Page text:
US Treasury Securities

The U.S. Department of the Treasury is the largest issuer of bonds in the world. It issues debt securities in order to fund the activities of the U.S. government, which generally runs high budget deficits. As of 31 December 2018, the U.S. federal debt totaled slightly below US$22 trillion. Of that amount, $16.1 trillion was held by the public and $5.9 trillion was held by other entities of the federal government, mostly by the Social Security Administration.[1]

To fund government operations, the Treasury sells securities with a variety of maturities, from four weeks to 30 years, on a regularly scheduled basis. All of these securities are sold at auction, with the lowest rates winning the bid. Investors can buy new securities directly from the Treasury through its TreasuryDirect program or through a bank or brokerage firm. Outstanding securities can be purchased through a broker. Investors can also own Treasury securities through the many mutual funds and exchange-traded funds that invest in them.

In 2018, the Treasury sold US$10.2 trillion of securities through 284 public auctions.[2]


Bills are Treasury securities that mature in one year or less. Each week the Treasury sells four-, eight-, 13- and 26-week bills. They're all sold in denominations of $1,000, and interest and principal are paid at maturity. T-bills, as they are commonly known, are sold at a discount and investors receive the full face value at maturity. The difference between the discounted issue price and the price at maturity represents the interest.


Notes are securities that mature in one to 10 years. Interest is paid every six months. Each month the Treasury sells two-, three-, five- and seven-year notes. In addition, it sells 10-year notes every quarter. It also "reopens" the 10-year note the other eight months of the year.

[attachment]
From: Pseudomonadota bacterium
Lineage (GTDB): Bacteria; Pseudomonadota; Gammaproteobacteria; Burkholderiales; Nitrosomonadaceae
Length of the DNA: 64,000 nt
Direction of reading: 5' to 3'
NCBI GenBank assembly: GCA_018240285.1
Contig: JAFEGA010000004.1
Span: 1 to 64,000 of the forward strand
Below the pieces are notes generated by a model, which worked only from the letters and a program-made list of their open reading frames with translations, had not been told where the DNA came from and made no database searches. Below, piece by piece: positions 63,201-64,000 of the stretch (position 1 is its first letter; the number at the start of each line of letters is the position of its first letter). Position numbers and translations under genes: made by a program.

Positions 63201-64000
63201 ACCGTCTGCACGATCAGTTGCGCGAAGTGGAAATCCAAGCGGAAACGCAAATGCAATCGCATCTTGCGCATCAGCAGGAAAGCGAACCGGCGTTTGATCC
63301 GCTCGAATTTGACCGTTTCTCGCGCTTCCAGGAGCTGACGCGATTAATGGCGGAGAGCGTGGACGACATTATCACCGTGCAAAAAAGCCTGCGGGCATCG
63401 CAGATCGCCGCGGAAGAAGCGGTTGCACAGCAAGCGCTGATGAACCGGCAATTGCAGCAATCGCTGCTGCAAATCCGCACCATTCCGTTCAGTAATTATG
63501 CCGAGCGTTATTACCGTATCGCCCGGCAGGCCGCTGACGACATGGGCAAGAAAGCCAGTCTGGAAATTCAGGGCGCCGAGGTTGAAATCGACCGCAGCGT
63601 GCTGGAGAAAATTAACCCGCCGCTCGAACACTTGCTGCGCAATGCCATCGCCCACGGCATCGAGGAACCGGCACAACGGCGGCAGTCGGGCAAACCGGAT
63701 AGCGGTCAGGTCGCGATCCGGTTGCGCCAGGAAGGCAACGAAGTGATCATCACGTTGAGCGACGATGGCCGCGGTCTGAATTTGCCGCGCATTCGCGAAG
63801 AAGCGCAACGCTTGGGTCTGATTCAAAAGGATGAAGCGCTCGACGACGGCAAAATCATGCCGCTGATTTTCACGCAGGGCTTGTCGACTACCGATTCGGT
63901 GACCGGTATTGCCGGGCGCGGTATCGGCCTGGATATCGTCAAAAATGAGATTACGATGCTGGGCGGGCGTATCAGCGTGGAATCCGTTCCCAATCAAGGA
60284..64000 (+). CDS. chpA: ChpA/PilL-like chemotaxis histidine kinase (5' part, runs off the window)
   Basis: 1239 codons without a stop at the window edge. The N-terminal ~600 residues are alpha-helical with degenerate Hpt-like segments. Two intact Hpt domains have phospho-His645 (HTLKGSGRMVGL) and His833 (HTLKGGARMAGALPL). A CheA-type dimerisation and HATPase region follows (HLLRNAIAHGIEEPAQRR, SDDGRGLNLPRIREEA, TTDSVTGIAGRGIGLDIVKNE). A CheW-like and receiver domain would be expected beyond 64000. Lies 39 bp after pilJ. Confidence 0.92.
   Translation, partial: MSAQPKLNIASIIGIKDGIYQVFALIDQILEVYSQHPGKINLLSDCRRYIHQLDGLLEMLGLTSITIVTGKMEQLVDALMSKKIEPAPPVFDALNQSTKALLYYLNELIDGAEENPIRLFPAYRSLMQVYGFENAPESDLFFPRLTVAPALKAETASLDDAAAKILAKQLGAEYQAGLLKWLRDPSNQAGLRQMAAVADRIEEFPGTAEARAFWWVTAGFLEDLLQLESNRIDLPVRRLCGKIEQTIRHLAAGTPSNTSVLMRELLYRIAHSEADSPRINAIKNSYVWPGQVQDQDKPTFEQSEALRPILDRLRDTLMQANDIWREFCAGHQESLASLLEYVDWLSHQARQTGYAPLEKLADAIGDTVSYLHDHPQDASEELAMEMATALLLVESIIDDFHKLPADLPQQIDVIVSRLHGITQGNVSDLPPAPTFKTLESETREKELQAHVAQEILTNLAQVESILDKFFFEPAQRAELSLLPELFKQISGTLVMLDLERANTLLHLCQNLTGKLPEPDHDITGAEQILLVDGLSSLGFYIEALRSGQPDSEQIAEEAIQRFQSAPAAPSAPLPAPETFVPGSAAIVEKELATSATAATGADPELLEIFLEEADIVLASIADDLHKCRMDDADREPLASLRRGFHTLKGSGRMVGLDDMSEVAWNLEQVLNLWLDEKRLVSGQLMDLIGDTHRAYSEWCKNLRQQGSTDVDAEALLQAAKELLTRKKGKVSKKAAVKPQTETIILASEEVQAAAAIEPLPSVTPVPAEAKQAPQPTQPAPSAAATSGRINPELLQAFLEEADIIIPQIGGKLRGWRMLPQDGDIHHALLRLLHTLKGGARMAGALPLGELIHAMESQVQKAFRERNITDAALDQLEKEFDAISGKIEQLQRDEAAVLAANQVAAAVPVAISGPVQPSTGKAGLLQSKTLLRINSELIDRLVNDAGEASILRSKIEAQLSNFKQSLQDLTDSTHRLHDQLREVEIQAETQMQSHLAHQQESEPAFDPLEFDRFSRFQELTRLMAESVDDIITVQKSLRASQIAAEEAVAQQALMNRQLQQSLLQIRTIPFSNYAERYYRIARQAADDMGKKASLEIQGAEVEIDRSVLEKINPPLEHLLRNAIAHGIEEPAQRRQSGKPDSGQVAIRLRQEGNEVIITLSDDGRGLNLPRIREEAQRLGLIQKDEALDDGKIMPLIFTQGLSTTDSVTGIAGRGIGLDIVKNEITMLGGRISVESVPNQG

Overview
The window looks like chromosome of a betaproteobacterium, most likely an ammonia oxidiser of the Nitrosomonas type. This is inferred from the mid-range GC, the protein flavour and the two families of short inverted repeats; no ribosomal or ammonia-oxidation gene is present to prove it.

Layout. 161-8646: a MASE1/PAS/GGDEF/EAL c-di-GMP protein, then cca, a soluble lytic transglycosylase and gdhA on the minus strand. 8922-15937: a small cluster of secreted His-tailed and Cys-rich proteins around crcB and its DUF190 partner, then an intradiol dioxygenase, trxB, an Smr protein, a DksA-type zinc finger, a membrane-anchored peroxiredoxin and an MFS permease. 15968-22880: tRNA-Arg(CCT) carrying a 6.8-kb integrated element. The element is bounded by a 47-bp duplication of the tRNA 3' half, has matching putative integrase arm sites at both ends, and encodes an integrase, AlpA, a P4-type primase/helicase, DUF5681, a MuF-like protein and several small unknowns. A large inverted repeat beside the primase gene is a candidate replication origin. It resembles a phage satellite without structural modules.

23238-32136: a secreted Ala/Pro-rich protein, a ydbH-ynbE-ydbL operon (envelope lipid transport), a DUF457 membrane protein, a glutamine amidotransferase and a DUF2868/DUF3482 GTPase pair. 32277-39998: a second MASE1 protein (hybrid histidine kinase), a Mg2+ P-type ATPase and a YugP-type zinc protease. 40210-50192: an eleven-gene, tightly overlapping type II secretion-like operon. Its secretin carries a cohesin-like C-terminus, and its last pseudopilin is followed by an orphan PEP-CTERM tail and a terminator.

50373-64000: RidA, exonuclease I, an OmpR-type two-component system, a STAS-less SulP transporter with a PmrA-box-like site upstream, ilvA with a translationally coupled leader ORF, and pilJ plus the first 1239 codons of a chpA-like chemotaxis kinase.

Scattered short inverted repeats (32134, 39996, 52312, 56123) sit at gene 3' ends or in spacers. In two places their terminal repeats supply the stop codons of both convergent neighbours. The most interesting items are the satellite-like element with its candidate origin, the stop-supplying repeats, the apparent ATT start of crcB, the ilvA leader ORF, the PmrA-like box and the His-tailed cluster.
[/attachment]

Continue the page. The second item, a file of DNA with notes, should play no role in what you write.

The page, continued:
The 10-year note is considered to be the Treasury's long-term "benchmark," as many other types of loans, including residential mortgage rates, are pegged against it. Likewise, U.S. corporate bonds are usually priced against the rate on the 10-year note.


The Treasury also holds quarterly auctions of 30-year bonds, its longest maturity security. Likewise, the Treasury reopens the security the other eight months of the year.

Floating-rate Notes

In addition, the government holds auctions of two-year floating-rate notes every quarter. The interest rate on the notes changes quarterly based on the discount rate at the Treasury's 13-week bill auction.[3]


The Treasury also sells Treasury Inflation-Protected Securities (TIPS) that are designed to protect against inflation, as the name suggests. According to the Treasury, the principal value of a TIPS rises with inflation and falls with deflation, as measured by the Consumer Price Index. So, if inflation rises during the term, investors receive more than they paid for the TIPS at maturity. TIPS pay a fixed rate of interest twice a year.[4]

TIPS are sold in five-, 10-, and 30-year maturities. The five- and 30-year TIPS are sold once a year while the 10-year TIPS are auctioned every six months. All are subject to reopening at other times during the year.[5]


The U.S. Treasury Department funds government operations through the sale of debt. As of early 2019, about US$22 trillion of debt is outstanding, with about US$16.1 trillion held by the public and the remaining US$5.9 trillion held by other federal government agencies. The Treasury sells a variety of securities throughout the year, including bills, notes and bonds. The government also sells floating-rate notes and securities that are designed to protect investors from inflation.


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